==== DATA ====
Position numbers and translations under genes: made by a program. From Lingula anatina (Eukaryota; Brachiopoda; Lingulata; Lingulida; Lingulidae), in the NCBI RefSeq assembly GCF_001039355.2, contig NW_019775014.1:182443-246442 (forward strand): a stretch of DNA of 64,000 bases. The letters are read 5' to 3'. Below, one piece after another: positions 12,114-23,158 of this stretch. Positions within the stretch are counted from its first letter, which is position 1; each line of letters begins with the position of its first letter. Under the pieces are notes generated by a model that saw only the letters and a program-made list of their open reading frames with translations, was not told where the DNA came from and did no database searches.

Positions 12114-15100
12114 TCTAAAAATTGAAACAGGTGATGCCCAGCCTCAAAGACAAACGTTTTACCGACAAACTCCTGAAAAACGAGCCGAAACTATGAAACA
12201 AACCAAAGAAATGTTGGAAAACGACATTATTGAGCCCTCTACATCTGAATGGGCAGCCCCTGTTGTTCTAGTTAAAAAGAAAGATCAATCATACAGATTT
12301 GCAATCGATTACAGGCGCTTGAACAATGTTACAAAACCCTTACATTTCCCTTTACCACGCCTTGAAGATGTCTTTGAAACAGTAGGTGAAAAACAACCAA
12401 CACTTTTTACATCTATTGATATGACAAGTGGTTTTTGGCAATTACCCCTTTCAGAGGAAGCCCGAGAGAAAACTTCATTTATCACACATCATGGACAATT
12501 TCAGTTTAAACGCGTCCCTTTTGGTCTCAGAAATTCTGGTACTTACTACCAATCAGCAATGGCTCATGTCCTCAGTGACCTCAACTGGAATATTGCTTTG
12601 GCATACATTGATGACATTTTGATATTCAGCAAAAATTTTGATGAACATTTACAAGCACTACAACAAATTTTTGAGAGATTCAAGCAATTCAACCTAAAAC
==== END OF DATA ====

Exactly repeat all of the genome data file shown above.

Position numbers and translations under genes: made by a program. From Lingula anatina (Eukaryota; Brachiopoda; Lingulata; Lingulida; Lingulidae), in the NCBI RefSeq assembly GCF_001039355.2, contig NW_019775014.1:182443-246442 (forward strand): a stretch of DNA of 64,000 bases. The letters are read 5' to 3'. Below, one piece after another: positions 12,114-23,158 of this stretch. Positions within the stretch are counted from its first letter, which is position 1; each line of letters begins with the position of its first letter. Under the pieces are notes generated by a model that saw only the letters and a program-made list of their open reading frames with translations, was not told where the DNA came from and did no database searches.

Positions 12114-15100
12114 TCTAAAAATTGAAACAGGTGATGCCCAGCCTCAAAGACAAACGTTTTACCGACAAACTCCTGAAAAACGAGCCGAAACTATGAAACA
12201 AACCAAAGAAATGTTGGAAAACGACATTATTGAGCCCTCTACATCTGAATGGGCAGCCCCTGTTGTTCTAGTTAAAAAGAAAGATCAATCATACAGATTT
12301 GCAATCGATTACAGGCGCTTGAACAATGTTACAAAACCCTTACATTTCCCTTTACCACGCCTTGAAGATGTCTTTGAAACAGTAGGTGAAAAACAACCAA
12401 CACTTTTTACATCTATTGATATGACAAGTGGTTTTTGGCAATTACCCCTTTCAGAGGAAGCCCGAGAGAAAACTTCATTTATCACACATCATGGACAATT
12501 TCAGTTTAAACGCGTCCCTTTTGGTCTCAGAAATTCTGGTACTTACTACCAATCAGCAATGGCTCATGTCCTCAGTGACCTCAACTGGAATATTGCTTTG
12601 GCATACATTGATGACATTTTGATATTCAGCAAAAATTTTGATGAACATTTACAAGCACTACAACAAATTTTTGAGAGATTCAAGCAATTCAACCTAAAAC